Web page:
October 21st marked the 217th anniversary of the Battle of Trafalgar. If it seems an odd moment in history for a creative agency to commemorate, bear with me. This pivotal sea fight provides lessons for anyone in business today.
Why did Nelson win? Well, as with all good historical questions there are myriad possible answers. For me, it starts with the man himself: Nelson’s creative genius. He conducted naval warfare in a way that no one had done before. Rather than lining up alongside the opposing fleet, he went straight at them and broke their lines and their morale.
But there is more to the victory than the creative spark that says “be bold and do things differently”.
Arguably the victory comes down to that other great Englishman, Samuel Pepys. In the time of Charles II, more than 150 years before the battle was fought, he helped sow the seeds of success. Pepys was hugely instrumental in professionalising the navy. Indeed, in the 17th century it was referred to, slightly disparagingly, as a ‘trade’, a craft to be mastered.
But this professional approach to people management and processes was critical. In the British navy, to rise up the ranks you could not rely (not purely, at least) on patronage. There were exams to be passed to make it from midshipman to lieutenant and the glories that lay above. Nelson himself kept a weather log every day he was at sea, right up until the day he died off the coast of Spain. He knew the shifting seascape on which he was operating like a true professional.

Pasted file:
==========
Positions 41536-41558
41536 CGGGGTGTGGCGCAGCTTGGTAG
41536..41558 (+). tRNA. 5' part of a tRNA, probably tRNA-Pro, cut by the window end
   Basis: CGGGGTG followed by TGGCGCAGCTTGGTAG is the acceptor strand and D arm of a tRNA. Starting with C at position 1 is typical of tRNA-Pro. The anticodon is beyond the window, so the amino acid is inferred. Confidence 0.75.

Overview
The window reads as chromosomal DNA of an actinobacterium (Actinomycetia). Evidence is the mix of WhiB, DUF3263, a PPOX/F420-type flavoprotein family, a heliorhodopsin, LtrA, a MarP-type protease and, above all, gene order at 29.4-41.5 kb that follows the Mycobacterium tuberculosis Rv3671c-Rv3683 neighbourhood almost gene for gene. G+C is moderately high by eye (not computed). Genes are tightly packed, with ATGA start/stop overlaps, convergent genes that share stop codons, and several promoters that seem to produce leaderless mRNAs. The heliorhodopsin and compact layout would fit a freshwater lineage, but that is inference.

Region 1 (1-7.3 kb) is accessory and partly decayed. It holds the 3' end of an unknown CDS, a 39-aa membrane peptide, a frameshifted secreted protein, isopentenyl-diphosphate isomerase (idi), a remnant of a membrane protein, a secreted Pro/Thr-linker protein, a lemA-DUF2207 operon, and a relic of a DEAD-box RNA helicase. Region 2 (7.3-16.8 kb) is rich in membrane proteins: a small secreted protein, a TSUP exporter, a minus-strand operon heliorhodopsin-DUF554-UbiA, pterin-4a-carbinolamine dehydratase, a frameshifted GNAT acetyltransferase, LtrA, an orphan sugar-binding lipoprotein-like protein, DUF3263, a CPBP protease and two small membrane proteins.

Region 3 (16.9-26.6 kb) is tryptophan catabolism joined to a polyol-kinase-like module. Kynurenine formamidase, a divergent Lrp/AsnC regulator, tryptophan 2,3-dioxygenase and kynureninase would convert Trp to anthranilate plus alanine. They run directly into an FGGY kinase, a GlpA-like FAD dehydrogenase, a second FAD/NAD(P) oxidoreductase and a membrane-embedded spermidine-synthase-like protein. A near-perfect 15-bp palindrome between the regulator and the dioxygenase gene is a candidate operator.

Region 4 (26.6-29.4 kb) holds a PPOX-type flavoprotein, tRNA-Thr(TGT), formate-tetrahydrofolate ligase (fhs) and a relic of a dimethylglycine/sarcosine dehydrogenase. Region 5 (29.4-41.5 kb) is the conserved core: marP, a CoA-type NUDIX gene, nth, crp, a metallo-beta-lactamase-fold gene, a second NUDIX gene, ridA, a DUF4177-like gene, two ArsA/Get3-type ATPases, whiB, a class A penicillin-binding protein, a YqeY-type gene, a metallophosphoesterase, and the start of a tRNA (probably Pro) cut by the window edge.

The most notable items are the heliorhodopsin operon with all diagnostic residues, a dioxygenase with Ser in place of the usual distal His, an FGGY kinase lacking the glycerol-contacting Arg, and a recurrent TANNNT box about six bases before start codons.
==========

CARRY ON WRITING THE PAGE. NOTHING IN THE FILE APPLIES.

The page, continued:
And his ships were professionally fitted out and maintained, too. They came from naval dockyards at Portsmouth and Chatham, which were arguably the standard bearers of the industrial revolution – production lines that meant the navy was constantly in a state of readiness. And these ships themselves were operated superbly. The British side took its gunnery seriously, able to fire three broadsides in as many minutes against an opposition that could barely manage one broadside in four minutes. That is a crucial differentiator: Nelson’s fleet was on top of the basic processes of battle.
And then of course there were the sailors themselves, who were managed professionally. On the morning of the battle they were arguably the healthiest people in the kingdom. Not just fit from training, but healthy from attention that preserved them from disease and ailments such as scurvy. (Nelson personally invested in lemon juice to ensure that his crews were hale and hearty.)
This is not a history essay and I could go on and on, but as my team starts work on a fabulous new piece of business for a client based in the US, I find the lessons of Trafalgar stick in my mind.
Creative genius is critical, but such genius can only be delivered by a team that is professional and entirely on top of the processes that allow creativity to flourish.
If you’d like to learn about how Wardour can help with your creative campaigns, pop us an email at firstname.lastname@example.org – we’d love to have a chat.
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